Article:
By Valerie Baldowski
The City of McDonough will join hands with five local churches to sponsor the 30th Annual Interdenominational Easter Sunday Sunrise service on the McDonough Square.
The churches participating in Sunday's service are McDonough First United Methodist, led by Pastor Dana Everhart; McDonough First Baptist, led by Pastor Charles Thomas; Wesley Chapel United Methodist, led by Pastor Sharma Lewis; McDonough Presbyterian, led by Pastor Rachael Knoll; and Shiloh Baptist, led by Pastor Edward W. Lee.
"The significance is that we are all together," said Thomas. "Though we have our denominational differences, they're very minor. A lot of them have to do with church policy, or sometimes, just tradition. But, coming together on Easter Sunday to celebrate the resurrection of our Lord from the dead is something all Christians enjoy. This is a day when all the denominational barriers come down."
Everhart said he contacted as many pastors as possible to ask them if they wanted their church to take part in the service. In order to stay on schedule in planning the event, he said he started making those contacts in January.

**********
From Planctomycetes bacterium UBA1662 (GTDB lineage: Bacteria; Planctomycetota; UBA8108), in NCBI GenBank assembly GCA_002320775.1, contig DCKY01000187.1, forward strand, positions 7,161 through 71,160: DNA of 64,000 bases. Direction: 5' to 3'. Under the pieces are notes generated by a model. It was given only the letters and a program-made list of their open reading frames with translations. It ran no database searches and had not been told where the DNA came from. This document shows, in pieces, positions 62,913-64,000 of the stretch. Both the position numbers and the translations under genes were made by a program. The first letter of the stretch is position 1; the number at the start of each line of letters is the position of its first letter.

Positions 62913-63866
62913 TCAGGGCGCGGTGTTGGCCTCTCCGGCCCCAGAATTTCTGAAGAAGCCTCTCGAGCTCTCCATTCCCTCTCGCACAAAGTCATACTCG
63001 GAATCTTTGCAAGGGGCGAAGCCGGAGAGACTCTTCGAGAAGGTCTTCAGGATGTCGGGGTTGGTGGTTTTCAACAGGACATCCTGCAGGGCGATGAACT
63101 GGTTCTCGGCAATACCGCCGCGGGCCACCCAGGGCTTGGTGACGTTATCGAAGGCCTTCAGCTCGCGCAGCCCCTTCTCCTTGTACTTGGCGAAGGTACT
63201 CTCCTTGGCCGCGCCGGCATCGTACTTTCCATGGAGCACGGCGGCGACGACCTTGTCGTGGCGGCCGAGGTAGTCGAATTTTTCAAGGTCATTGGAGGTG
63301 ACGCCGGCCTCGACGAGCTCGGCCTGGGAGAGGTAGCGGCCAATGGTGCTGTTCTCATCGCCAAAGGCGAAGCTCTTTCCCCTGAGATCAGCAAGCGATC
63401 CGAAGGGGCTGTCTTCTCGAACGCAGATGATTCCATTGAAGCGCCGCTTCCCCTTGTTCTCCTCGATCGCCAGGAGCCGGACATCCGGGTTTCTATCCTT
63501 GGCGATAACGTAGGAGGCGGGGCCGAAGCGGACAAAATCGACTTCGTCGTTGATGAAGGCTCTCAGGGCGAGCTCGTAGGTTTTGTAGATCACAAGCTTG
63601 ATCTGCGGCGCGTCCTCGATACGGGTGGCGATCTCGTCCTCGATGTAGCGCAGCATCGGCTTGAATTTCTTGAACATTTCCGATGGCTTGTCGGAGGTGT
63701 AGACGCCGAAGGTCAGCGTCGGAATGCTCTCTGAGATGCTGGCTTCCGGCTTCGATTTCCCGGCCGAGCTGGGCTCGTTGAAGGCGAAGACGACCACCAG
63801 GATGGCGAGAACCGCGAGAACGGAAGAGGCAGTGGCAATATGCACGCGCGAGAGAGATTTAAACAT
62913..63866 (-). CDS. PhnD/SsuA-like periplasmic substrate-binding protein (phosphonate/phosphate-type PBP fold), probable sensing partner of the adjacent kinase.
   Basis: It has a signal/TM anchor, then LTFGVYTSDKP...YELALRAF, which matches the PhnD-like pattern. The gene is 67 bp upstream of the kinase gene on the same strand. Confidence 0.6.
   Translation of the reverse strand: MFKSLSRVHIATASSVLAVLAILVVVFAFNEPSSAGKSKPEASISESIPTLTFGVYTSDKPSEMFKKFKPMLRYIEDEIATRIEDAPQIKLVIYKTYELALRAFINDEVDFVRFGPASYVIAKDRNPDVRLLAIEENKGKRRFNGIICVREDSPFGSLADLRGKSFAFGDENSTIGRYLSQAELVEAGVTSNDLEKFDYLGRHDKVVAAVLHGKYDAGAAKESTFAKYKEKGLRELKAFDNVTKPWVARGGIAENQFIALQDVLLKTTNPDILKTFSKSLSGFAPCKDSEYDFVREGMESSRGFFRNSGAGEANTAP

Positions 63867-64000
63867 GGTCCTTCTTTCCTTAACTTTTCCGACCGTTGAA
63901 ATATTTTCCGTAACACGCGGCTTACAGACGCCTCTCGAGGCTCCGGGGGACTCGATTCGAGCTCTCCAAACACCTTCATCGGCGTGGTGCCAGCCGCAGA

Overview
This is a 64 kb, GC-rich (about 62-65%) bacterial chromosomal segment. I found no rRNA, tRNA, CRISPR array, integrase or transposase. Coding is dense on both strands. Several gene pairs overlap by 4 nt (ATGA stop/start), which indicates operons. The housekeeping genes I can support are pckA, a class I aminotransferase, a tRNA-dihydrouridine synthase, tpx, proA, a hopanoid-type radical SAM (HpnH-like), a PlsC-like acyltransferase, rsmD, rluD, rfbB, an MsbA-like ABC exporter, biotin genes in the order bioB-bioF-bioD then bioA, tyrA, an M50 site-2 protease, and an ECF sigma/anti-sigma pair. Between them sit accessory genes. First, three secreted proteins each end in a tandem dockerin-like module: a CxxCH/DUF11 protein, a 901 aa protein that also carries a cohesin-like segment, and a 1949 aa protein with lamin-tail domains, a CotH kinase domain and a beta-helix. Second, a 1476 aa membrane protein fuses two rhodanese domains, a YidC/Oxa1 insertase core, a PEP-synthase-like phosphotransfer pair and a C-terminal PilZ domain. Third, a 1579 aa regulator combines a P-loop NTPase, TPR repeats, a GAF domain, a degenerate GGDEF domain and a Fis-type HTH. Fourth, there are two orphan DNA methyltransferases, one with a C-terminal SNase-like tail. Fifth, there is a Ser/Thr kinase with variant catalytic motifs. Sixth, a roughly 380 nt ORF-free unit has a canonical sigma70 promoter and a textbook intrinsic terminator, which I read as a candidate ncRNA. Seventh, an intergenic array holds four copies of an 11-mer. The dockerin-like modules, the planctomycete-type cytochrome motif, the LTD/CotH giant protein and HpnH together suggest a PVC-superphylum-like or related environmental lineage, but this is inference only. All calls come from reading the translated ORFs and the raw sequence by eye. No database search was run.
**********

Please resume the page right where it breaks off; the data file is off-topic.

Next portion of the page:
"These [participating] churches have traditionally been the five churches that have been the powerhouse behind the sunrise service for the last 30 years," said Everhart.
The service, which will offer communion, is scheduled for 7 a.m., and will be held on the McDonough Square. A member of Wesley Chapel United Methodist, Alton Thomas, is a featured soloist for the service.
Pastor Thomas, of McDonough First Baptist, will deliver the resurrection message.
"This is the day we get to celebrate as one body of believers," Pastor Thomas said.
"We should do more, about coming together, but this is an opportunity for all of the Christian churches to come together and celebrate our resurrected savior," added Lewis, of Wesley Chapel United Methodist.
McDonough Mayor Billy Copeland, who regularly attends the sunrise services, said the city began sponsoring the event in 1980, and most of the 30 services have been held in inclement weather.
"Twenty-five of them have been cold, and rainy," Copeland said. "I'm counting on warm weather this year."
Between 200 and 250 people attended last year, Copeland said.
Pastor Lee's role will be to call the service to order, and read scriptural passages.
"It presents a wonderful opportunity to come together for a moment of worship," said Lee. "We're celebrating the center of our faith. To do that, in a community setting, is very powerful."
Knoll will be called upon to give the opening prayer.
"We have more in common than what we have different," said Knoll. "It helps that we put aside our differences and focus on what unifies us -- our belief in Jesus Christ."